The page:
– By Stephen Harper
Let me clearly state right now that director Jake Hammond is somebody you need to be keeping a close eye on. His new 14 minute short ‘Pigskin’ is a film I’ve been eager to see since hearing positive reviews coming out of film festivals in the US.
It’s not only Hammond that demands your attention, his co-writer and Cinematographer Nicola Newton is also a key player in this truly impressive piece of filmmaking.
Firstly, other short films released this year should be nervous as the level of skill on show here is mind-blowing. ‘Pigskin’ doesn’t feel like a short and packs so much into its running time with such a powerful message.
The story focuses on high school cheerleader Laurie (Isadora Leiva) who’s battling an eating disorder. Going to great lengths to disguise her image to her friends and wanna-be boyfriend, Laurie is crippling herself by strapping bandaged corsets underneath her clothes even though she’s already clearly underweight. The physical aspects aren’t the major issue here, it’s her mental state. The psychological effects Laurie experiences are truly unnerving. She believes she’s being stalked by a gruesome phantom that only she can see.
Obviously this topic, especially in current society where image is everything, has been presented before many times, but I can honestly say I’ve not seen it done with this precision that captures the psychological experiences people witness and this stylistically raw.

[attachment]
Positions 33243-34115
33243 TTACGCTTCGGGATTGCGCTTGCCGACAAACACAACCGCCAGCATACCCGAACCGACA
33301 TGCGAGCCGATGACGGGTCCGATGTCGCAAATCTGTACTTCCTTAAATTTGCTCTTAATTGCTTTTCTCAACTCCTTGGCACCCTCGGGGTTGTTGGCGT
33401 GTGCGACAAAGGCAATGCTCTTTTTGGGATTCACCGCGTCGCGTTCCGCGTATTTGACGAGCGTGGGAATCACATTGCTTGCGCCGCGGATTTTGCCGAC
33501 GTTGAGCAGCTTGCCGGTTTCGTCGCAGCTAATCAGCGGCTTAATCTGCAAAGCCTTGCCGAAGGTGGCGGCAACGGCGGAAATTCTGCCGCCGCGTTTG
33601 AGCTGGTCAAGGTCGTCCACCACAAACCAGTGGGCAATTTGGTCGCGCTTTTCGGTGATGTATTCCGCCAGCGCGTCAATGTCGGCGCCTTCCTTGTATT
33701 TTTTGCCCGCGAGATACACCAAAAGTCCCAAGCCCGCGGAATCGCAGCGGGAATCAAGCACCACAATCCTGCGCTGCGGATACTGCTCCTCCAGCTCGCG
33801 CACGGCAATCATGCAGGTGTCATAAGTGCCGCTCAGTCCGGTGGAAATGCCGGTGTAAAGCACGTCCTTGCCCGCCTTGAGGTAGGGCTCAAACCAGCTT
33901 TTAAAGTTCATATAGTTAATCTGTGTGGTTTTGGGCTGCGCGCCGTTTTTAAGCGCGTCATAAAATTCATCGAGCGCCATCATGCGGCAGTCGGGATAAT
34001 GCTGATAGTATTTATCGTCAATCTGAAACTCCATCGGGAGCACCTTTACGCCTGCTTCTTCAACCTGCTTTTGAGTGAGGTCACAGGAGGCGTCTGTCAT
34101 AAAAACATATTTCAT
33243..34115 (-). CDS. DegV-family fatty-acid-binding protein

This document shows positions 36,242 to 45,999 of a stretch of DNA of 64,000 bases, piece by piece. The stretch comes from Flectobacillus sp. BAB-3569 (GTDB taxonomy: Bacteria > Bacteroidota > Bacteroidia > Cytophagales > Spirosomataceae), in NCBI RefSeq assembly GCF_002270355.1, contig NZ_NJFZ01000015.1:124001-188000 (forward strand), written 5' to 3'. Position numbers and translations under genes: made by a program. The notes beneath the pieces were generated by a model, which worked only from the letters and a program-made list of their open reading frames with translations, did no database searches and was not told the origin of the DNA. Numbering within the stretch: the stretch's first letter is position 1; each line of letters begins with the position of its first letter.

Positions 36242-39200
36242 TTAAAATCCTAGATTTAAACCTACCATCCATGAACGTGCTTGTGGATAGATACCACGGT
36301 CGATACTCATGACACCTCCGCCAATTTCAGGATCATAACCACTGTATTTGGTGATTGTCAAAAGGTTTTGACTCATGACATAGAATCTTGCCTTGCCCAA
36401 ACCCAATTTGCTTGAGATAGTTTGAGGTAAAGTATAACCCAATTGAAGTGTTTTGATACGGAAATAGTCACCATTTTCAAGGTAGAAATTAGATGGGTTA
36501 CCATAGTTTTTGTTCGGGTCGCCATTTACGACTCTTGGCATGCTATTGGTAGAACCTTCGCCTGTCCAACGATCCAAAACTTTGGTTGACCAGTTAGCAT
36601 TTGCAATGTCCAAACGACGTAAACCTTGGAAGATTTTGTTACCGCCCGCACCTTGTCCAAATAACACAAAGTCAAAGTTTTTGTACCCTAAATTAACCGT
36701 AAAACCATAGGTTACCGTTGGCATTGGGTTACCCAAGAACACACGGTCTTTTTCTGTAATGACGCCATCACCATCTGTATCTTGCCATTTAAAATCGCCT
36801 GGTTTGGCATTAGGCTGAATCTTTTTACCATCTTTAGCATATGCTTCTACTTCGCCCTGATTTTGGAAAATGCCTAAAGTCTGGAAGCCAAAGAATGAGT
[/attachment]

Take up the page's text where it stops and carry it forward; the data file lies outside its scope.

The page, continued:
Hammond gets straight to the point with the subject matter, but he somehow morphs it with a retro-80’s style horror. The atmosphere cinematically feels like it was made 30 years ago, which shows you the talent on display. To top it all off its laden with an absolutely stunning retro-synth soundtrack throughout with excellent opening & end credits. It almost feels like the surrogate offspring of ‘It Follows’.
Considering the budget and its cast of unknowns, performance-wise it’s on the money and incorporating practical effects (which I adore) just goes to prove if you have the right script and are artistic and innovative enough you can conjure a wondrous piece.
‘Pigskin’ is a very special short-film indeed. Its subject matter is poignant and tragic and showcases true horrors weaved into a truly horrific tale.